It will not be a simple journey, but having those six missions within the PNRR:
_Mission1: digitalisation, innovation, competitiveness, culture and tourism
_Mission2: green revolution and ecological transition
_Mission3: infrastructures for sustainable mobility
_Mission4: education and research
_Mission5: inclusion and cohesion
then converted into 16 components within the Italian PNRR (see table 3.1 within the working paper):
_M1C1: Digitalisation, innovation and security in the PA EUR mln 9722
_M1C2: Digitalisation, innovation and competitiveness in the production system EUR mln 23895
_M1C3: Tourism and culture 4.0 EUR mln 6675
_M2C1: Circular economy and sustainable agriculture EUR mln 5265
_M2C2: Renewable energy, hydrogen, grid and sustainable mobility EUR mln 23778
_M2C3: Energy efficiency and renovation of buildings EUR mln 15362
_M2C4: Protection of land and water resources EUR mln 15054
_M3C1: Investments in the rail network EUR mln 24767
_M3C2: Intermodality and integrated logistics EUR mln 630
_M4C1: Strengthening the provision of education services: from crèches to universities EUR mln 19436
_M4C2: From research to business EUR mln 11440
_M5C1: Employment policies EUR mln 6660
_M5C2: Social infrastructure, households, the community and the third sector EUR mln 11216
_M5C3: Special interventions for territorial cohesion EUR mln 1975
_M6C1: Local networks, facilities and telemedicine for local health care EUR mln 7000
_M6C2: Innovation, research and digitalisation of the national health service EUR mln 8626
already gives a framework of reference.
A "technical" note from somebody who did business number crunching since the 1980s, and worked also on auditing and negotiating contracts as well on financial controlling activities...
...those who worked with me (including start-ups I helped to prepare business and marketing plans) know how infuriating I find when the numbers do not add up.
Not because I just like them to add up, it is because, if you have activities involving multiple parties across time, you need to mark progress.
Actually, as I taught in the early 1990s to project managers and managers on planning, to mark speed, velocity, acceleration- i.e. to see how resources were allocated, spent, and if the speed was correct and sustainable.
But if you say that 5 plus 5 makes around 10, then those along the line can say that e.g. 2 is between 1.7 and 2.2, and, when you add up everything, maybe you can 12, not 10.
Yes, the total under table 3.1 does not match the sum of the lines, and the detailed list of measures/submeasures (i.e. projects and initiatives) within the annex that supposedly is "tagging" each project to those 16 components is few dozen billion EUR short.
Anyway, in our current climate, there was a degree of flexibility, so there is still time to actually do something "traceable", i.e. that citizens (including corporate citizens) can monitor as progress through time.
To further help community, as during August decided to follow some training courses that I assumed could be useful for my current mission, added also one on using Jira to manage a product roadmap, and track it through time.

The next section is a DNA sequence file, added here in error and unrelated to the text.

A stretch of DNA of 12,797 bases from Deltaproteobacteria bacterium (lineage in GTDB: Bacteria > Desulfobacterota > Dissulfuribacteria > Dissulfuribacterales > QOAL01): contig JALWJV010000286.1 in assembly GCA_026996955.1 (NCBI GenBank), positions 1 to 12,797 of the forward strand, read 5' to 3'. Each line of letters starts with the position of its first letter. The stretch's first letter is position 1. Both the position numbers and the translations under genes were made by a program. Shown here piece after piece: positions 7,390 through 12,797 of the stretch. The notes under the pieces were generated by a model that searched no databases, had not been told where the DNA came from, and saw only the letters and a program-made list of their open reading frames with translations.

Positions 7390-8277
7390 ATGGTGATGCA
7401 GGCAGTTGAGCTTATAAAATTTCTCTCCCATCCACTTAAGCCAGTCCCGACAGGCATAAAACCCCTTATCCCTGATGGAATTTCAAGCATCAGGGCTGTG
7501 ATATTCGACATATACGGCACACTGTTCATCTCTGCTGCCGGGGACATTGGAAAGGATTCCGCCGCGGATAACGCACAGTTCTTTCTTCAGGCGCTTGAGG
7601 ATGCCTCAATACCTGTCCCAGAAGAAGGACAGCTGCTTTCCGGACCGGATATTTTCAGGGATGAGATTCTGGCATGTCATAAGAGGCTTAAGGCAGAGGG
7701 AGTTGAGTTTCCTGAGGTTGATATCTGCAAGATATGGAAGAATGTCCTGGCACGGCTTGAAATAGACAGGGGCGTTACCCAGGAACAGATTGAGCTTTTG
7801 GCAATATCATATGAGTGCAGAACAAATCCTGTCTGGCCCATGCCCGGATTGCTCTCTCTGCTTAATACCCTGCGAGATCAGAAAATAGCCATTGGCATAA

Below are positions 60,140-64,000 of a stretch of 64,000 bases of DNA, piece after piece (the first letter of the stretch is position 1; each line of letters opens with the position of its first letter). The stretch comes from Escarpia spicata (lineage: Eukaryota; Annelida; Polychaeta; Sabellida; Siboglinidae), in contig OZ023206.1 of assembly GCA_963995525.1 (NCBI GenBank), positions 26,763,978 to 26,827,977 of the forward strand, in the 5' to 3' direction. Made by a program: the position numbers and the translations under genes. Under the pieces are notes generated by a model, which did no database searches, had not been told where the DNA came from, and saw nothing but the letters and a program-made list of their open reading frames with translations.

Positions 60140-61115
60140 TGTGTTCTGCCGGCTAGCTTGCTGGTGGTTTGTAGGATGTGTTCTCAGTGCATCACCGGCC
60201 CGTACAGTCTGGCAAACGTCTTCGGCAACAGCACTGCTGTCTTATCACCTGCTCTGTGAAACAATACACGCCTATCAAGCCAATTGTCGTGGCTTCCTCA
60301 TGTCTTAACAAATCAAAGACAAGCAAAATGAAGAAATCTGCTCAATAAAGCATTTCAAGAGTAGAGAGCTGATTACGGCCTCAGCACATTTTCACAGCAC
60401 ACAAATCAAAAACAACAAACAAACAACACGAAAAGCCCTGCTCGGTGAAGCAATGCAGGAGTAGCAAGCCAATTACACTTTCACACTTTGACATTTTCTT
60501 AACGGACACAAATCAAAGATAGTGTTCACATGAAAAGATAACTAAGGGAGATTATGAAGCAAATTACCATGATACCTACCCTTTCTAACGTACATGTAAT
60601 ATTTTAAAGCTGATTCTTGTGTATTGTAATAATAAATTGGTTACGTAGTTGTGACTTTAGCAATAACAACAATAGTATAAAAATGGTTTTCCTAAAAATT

I could share my own, and I will eventually do it, as soon as somebody will add dates and fix budgets.
And now, something that is really related to my experiments in using open source or free online tools into law/policy making, e.g. as I did in the past with GitHub for some government decrees, Law&Versioning in #Italy - an experiment in #swarm #democracy (see examples in Decreto rilancio cloud and Legge 77/2020 cloud).
For the time being, I would like to share, for those of you who are used to "track" projects, initiatives, budgets, new product development with Jira few files, to be used in this order:
_list of Epics (basically, each component is, in my view, an "Epic"
_list of issues associated to each Epic (i.e. the projects within the annex)
To make life simpler, I created also the configuration files to use for the batch import within Jira:
_configuration for Epics import
_configuration for Issues import
I adopted the following conventions:
1_ the "summary" is the code and name (shortened those too long)
2_ each "description" contains just a number (Epics: from table 3.1, Issues: from annex)
3_ the labels contain the Mission reference and, for the Issues, if they are associated with Climate or Digital, under which reference, and to which percentage (again, from annex).
You have just to create on Jira a project (I suggest "Scrum" and "company managed", to allow future connections with other projects), and you will have a long list of issues that then it is up to you to e.g. use to collect commentary on each project, each component, etc.
The reason I used the labels that way was to avoid creating additional fields, and allow to use both the basic and advanced search facilities (e.g. all the projects in Mission6, or all the projects that use a specific comma for the climate part, or that are for climate at 100% vs. 40%, ditto for digital).
For now, stay tuned, it will be a long journey.